Humans and many other animals are also categorized on the basis of being right handed or left handed. But a latest research has discovered something interesting. A group of scientists in Australia has found out that individual bees can also be left or right handed like humans. The study revealed that bees have a preference of flying to the left or the right when faced with an obstacle in their path.
That means the flight of bees that we see are not random. The right-handed bees prefer to fly to the right side if they face any obstacle in their path and the left-handed bees prefer the left side flight. Unlike humans, though, bees don’t seem to favor one or the other across the wider population. But any individual bee could either be strongly left or right biased in equal proportion, and some have no preference at all.
One of the study’s author, Mandyam Srinivasan told the University of Queensland that they believe that these individual biases help to improve the flight efficiency of a swarm of bees through densely cluttered environments. For the study, the researchers tracked 102 foraging bees and tried to analyze their flight decisions and patterns. They put different colors on each bee to distinguish them from one another. Then they allowed the bees to fly through a 47-inch long tunnel with a feeder fitted at the end. In the middle of the tunnel, they kept an obstacle that had two different adjustable openings.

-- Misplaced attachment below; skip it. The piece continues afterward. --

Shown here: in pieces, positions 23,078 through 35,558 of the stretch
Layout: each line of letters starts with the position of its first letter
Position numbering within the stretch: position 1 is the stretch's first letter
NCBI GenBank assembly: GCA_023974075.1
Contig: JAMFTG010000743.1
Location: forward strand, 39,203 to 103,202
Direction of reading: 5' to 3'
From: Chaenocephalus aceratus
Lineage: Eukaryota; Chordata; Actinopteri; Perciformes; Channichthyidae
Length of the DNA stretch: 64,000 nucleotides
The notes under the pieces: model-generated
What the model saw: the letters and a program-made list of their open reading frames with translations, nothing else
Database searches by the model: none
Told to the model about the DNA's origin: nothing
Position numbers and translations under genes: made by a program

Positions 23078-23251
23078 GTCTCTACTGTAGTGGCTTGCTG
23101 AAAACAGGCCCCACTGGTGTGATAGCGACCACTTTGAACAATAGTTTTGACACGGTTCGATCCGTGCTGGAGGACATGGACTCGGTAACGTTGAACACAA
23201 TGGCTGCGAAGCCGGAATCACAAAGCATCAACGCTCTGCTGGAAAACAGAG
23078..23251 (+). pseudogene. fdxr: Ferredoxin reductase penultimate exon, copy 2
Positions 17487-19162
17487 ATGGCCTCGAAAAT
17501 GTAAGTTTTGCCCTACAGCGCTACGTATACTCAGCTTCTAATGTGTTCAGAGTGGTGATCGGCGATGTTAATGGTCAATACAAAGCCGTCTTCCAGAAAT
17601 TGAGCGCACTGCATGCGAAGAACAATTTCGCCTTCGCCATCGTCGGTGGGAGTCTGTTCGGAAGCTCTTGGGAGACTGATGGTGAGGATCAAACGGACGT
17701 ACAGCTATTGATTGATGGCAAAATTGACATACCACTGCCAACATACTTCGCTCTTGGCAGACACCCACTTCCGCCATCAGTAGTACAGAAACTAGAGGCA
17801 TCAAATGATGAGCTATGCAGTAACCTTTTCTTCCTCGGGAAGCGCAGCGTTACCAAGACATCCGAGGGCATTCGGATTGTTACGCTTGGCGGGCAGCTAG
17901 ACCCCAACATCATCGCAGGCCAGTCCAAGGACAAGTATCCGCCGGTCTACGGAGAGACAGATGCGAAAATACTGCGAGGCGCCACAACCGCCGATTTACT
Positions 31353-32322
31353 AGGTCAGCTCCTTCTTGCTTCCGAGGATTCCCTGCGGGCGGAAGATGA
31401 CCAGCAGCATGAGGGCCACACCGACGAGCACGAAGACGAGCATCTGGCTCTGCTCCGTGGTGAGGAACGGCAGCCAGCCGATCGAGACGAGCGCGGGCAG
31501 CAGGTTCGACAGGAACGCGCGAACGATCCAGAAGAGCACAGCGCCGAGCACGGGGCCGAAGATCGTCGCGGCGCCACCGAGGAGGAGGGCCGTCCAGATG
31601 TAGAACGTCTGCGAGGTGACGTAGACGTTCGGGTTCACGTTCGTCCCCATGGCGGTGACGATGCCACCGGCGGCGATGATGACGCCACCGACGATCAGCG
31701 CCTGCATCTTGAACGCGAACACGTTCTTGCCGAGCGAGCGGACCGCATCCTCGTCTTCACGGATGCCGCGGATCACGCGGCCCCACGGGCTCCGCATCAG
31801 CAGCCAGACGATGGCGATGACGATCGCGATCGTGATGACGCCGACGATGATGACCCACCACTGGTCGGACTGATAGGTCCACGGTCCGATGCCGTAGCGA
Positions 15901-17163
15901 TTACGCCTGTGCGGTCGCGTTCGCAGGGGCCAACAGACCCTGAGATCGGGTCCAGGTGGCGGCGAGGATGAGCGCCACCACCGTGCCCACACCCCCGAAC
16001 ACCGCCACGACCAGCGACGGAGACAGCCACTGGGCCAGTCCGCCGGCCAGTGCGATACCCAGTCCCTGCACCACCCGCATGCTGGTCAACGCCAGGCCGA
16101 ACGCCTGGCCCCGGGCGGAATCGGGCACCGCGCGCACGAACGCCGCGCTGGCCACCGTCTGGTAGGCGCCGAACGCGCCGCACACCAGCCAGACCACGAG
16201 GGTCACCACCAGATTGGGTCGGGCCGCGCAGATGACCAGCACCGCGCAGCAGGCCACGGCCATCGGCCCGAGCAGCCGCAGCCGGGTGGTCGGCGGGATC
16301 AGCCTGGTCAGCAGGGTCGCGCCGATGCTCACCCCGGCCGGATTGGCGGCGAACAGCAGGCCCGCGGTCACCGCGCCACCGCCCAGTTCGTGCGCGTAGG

First, the researchers made one of the openings twice as large as the other and found out that the bees chose the larger opening 80 percent of the time. The researchers made the size of the openings equal. After allowing 10 flights, they found out that 55 percent of the bees showed zero preference between the openings. But the remaining 45 percent were split – half of them repeatedly preferred the left and the other half the right. After that, the openings were adjusted to random uneven settings and the biased bees’ flight were timed.
Scientists found out that the bees who preferred smaller openings took a longer time to finalize whether to go through the larger opening or not. But bees whose favored side had the larger opening took very less time to decide.
So, it can be inferred that along with bees preferring left side or right side, they were also able to distinguish between the larger openings and the smaller openings and preferred the larger openings most of the time. Srinivasan then concluded that flying insects constantly face the challenge of choosing efficient, safe and collision-free routes while navigating through dense foliage and this latest finding could potentially be used for steering a fleet of drone aircraft.


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